On the second day I visited several symbolic sites of the different religious confessions present in Turkey. I did so with a heart-felt invocation to the Lord, God of heaven and earth, merciful Father of all humanity. The midpoint of the day was the Eucharistic Celebration which saw reunited in the Cathedral the faithful of the different Catholic Rites present in Turkey. The Ecumenical Patriarch, the Armenian Apostolic Patriarchal Vicar, the Syro-Orthodox Metropolitan, and Protestant representatives also attended. Together we invoked the Holy Spirit, He who creates unity in the Church: unity in faith, unity in love, unity in interior cohesion. The People of God, with the wealth of its traditions and articulations, is called to allow itself to be led by the Holy Spirit, in a steadfast attitude of openness, of docility and of obedience. On our journey of ecumenical dialogue and also of our unity, of our Catholic Church, He who does all is the Holy Spirit. It is up to us to let Him work, to welcome Him and to follow his inspiration.
The third and final day, the Feast of St Andrew the Apostle, provided the ideal context for reinforcing the fraternal relationships between the Bishop of Rome, Successor of Peter, and the Ecumenical Patriarch of Constantinople, Successor of the Apostle Andrew, brother of Simon Peter, who founded this Church. With His Holiness Bartholomew I renewed the mutual commitment to continue on the path toward reestablishing full communion between Catholics and Orthodox. Together we signed a Common Declaration, a further step on this path. It was particularly meaningful that this act should occur at the end of the solemn Liturgy of the Feast of St Andrew, in which I participated with great joy, and which was followed by the twofold Blessing imparted by the Patriarch of Constantinople and by the Bishop of Rome. Prayer is indeed the foundation of every fruitful ecumenical dialogue, under the guidance of the Holy Spirit who, as I have said, is the One who creates unity.
The last meeting — this was beautiful and also painful — was that with a group of young refugees, hosted by the Salesians. It was very important for me to meet with some of them from the war zones in the Middle East, both to express to them my closeness and that of the Church, and to underline the value of acceptance, to which Turkey is also deeply committed. I thank Turkey once again for receiving so many refugees and I thank the Salesians in Istanbul from my heart. These Salesians are working with the displaced people, they are good! I also met other priests and a German Jesuit and others who work with refugees but that Salesian oratorium for refugees is a beautiful initiative, it is hidden work. I thank all those people who are working with displaced people. Let us pray for all the displaced people and refugees, that the causes of this painful scourge may be removed.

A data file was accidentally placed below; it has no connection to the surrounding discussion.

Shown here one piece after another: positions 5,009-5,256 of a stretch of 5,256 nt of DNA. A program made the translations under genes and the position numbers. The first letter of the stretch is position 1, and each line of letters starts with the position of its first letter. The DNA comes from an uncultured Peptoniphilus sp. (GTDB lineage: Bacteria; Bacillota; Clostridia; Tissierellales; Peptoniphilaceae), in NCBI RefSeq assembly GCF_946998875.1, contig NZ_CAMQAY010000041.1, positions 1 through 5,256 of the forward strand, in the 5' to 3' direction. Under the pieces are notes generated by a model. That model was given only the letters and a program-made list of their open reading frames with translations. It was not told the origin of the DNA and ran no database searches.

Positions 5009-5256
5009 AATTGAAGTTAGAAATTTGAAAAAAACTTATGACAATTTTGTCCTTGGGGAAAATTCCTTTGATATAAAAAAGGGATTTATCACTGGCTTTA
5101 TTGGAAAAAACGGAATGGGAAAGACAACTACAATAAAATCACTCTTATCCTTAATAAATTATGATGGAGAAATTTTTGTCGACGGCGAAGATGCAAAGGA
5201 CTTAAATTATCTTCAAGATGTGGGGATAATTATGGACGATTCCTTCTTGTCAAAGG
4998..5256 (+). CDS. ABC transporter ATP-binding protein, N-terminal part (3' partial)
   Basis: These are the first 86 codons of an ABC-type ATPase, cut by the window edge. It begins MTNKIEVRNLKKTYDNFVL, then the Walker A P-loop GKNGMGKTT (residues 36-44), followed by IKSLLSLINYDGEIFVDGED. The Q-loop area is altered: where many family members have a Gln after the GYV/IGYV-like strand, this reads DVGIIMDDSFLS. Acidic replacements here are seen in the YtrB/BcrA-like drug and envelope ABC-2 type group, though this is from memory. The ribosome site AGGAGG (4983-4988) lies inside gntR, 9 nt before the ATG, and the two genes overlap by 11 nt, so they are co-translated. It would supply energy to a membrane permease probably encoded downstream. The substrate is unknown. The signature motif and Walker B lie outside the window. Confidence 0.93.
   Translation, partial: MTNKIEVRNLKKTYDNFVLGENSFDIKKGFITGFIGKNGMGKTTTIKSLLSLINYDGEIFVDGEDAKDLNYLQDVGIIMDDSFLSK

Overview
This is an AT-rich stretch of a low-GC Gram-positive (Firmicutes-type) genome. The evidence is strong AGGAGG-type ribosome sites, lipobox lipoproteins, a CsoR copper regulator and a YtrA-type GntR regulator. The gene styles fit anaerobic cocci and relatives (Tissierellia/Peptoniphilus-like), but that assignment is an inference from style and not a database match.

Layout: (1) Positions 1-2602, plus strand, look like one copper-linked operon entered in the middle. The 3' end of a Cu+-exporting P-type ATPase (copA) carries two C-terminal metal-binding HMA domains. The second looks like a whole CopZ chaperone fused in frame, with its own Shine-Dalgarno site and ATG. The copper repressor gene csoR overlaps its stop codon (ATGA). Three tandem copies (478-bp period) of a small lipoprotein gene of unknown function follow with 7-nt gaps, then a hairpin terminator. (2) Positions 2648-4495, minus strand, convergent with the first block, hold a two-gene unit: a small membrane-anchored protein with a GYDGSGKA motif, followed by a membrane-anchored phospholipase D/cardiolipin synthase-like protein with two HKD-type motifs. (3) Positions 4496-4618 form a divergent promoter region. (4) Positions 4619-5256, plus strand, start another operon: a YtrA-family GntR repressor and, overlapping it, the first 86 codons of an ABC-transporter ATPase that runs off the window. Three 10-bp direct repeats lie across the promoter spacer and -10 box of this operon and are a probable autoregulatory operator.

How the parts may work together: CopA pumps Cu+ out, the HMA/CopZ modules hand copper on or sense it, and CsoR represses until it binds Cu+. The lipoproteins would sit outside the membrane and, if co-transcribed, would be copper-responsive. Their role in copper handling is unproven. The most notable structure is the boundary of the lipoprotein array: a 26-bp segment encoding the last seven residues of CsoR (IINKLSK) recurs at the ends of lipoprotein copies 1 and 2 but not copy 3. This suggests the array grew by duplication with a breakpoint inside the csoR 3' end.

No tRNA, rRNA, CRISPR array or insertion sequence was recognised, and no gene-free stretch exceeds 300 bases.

Dear brothers and sisters, may Almighty and Merciful God continue to protect the Turks, their rulers and the representatives of the various religions. May they build together a future of peace, such that Turkey may be an example of peaceful coexistence among the different religions and cultures. Let us also pray, through the intercession of the Virgin Mary, that the Holy Spirit render this Apostolic Journey fruitful and that He promote in the Church missionary fervour to proclaim to all peoples, with respect and in fraternal dialogue, that the Lord Jesus is Truth, Peace and Love. He alone is the Lord.
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5 December 2014, page 3